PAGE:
Don DeLillo on Office Politics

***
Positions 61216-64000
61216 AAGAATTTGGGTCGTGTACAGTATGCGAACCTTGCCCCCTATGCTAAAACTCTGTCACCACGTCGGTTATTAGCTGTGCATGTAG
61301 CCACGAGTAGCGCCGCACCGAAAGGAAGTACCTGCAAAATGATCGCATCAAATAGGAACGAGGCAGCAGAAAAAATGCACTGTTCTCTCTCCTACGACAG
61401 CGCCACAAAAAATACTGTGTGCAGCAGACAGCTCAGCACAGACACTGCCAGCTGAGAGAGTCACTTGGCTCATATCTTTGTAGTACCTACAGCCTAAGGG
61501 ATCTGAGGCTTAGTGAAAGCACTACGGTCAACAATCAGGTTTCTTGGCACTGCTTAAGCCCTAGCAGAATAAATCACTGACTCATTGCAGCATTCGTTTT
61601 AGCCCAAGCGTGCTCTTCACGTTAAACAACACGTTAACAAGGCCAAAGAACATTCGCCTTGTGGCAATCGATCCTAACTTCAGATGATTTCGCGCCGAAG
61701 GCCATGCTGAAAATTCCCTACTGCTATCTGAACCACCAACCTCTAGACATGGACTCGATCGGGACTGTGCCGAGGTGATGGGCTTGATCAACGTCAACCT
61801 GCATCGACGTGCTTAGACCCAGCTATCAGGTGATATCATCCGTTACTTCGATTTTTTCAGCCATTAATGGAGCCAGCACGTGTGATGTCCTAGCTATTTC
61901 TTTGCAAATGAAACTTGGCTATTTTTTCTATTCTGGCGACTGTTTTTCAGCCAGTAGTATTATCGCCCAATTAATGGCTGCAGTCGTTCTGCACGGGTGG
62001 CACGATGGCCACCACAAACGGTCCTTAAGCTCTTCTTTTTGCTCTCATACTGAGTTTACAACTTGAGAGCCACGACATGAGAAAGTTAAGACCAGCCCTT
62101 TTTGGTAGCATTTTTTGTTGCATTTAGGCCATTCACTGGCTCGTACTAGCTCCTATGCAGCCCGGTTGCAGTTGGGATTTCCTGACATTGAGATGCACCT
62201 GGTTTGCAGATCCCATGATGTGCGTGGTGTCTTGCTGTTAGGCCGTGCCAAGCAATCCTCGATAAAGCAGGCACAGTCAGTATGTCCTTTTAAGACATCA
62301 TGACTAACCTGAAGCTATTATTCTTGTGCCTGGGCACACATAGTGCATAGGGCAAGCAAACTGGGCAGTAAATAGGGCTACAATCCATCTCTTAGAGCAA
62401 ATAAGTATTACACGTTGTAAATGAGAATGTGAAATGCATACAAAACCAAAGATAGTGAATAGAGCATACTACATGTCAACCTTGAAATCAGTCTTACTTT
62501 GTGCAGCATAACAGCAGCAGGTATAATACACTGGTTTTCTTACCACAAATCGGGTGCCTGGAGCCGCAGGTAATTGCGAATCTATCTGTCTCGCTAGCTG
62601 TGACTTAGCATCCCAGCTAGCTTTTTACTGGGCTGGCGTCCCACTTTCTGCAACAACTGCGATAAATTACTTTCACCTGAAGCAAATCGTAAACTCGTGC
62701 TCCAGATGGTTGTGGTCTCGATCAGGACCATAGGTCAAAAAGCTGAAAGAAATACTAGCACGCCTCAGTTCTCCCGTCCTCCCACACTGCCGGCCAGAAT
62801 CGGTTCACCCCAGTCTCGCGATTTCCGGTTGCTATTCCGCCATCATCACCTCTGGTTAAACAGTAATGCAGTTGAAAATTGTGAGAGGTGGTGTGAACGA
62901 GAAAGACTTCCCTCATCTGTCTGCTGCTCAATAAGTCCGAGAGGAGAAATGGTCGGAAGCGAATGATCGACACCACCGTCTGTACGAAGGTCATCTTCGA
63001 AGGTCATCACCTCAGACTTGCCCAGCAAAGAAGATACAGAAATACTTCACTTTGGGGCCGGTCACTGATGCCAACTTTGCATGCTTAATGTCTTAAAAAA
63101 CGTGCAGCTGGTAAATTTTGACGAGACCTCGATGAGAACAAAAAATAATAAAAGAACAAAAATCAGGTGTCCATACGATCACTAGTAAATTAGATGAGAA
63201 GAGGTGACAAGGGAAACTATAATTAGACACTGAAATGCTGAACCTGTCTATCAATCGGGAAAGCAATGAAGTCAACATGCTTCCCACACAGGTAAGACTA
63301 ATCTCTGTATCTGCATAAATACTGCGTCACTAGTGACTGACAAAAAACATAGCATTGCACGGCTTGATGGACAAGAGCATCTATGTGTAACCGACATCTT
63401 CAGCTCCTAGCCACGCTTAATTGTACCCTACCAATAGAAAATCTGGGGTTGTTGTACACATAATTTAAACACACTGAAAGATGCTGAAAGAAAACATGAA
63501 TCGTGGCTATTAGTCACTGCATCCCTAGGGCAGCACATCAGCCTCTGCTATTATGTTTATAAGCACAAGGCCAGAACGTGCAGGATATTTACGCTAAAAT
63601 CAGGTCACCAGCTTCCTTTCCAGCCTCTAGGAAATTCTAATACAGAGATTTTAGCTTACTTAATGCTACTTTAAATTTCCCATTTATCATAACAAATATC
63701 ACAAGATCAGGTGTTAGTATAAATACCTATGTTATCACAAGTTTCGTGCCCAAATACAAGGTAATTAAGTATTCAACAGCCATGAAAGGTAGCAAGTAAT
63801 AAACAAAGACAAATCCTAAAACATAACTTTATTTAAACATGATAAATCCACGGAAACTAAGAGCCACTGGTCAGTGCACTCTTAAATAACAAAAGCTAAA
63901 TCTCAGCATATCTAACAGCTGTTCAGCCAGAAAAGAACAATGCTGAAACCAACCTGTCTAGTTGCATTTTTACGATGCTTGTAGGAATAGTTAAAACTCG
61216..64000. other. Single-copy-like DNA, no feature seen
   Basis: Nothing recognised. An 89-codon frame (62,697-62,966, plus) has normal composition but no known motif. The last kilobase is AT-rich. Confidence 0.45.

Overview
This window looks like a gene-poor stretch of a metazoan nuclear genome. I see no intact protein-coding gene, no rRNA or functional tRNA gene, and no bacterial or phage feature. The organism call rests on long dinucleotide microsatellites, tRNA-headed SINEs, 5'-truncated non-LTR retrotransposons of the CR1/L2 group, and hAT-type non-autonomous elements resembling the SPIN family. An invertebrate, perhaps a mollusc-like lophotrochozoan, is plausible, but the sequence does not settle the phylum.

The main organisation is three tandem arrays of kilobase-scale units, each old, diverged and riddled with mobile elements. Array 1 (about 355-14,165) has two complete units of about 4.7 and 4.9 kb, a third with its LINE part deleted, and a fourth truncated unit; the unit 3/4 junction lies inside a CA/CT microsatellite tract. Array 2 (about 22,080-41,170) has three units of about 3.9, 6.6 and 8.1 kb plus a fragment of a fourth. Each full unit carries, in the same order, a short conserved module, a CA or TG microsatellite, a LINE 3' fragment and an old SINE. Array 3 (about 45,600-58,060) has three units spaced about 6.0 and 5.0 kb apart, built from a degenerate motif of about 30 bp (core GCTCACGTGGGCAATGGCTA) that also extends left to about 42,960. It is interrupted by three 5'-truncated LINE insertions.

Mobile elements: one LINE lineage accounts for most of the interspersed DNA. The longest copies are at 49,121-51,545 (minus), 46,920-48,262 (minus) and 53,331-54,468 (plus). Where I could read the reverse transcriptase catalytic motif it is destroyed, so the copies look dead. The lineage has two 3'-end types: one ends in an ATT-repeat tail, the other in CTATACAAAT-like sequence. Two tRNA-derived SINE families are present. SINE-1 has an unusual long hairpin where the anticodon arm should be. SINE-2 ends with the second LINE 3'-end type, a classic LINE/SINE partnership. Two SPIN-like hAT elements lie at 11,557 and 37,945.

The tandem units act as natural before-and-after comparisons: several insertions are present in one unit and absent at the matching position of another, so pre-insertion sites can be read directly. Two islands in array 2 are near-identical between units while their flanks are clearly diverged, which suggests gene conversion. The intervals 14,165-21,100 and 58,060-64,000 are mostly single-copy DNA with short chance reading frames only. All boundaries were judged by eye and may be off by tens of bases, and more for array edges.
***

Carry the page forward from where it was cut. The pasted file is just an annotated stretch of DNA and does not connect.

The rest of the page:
“In the early afternoon it was always quiet, the whole place tossing slowly in tropical repose, as if the building itself swung on a miraculous hammock. And then the dimming effects of food and drink would begin to wear off and we would remember why we were there, to buzz and chime, and all would bend to their respective machines. But there was something wonderful about that time, the hour or so before we remembered. It was the time to sit on your sofa instead of behind the desk, and to call your secretary into the office and talk in soft voices about nothing in particular – films, books, water sports, travel, nothing at all. There was a certain kind of love between you then, like the love in a family that has shared so many familiar moments that not to love would be inhuman. And the office itself seemed like a special place, even in its pale yellow desperate light, so much the color of old newspapers. There was the belief that you were secure here, in some emotional way, that you lived in known terrain. If you had a soul, and it needed to be rubbed by roots and seasons, to be comforted by familiar things, then you could not walk among these desks for two-thousand mornings, nor hear those volleying typewriters, without coming to believe that this was where you were safe. You knew where the legal department was, and how to get a package through the mailroom without delay, and whom to see about tax deductions, and what to do when your water carafe sprung a leak. You knew all the things you wouldn’t have known if you had suddenly been placed in any other office in any other building anywhere in the world. And compared to this, how much did you know and how safe did you feel, about, for instance, your spouse? And it was at that time, before we remembered why we were there, that the office surrendered a sense of belonging, and we sat in the early afternoon, pitching gently, knowing we had just returned to the mother ship.”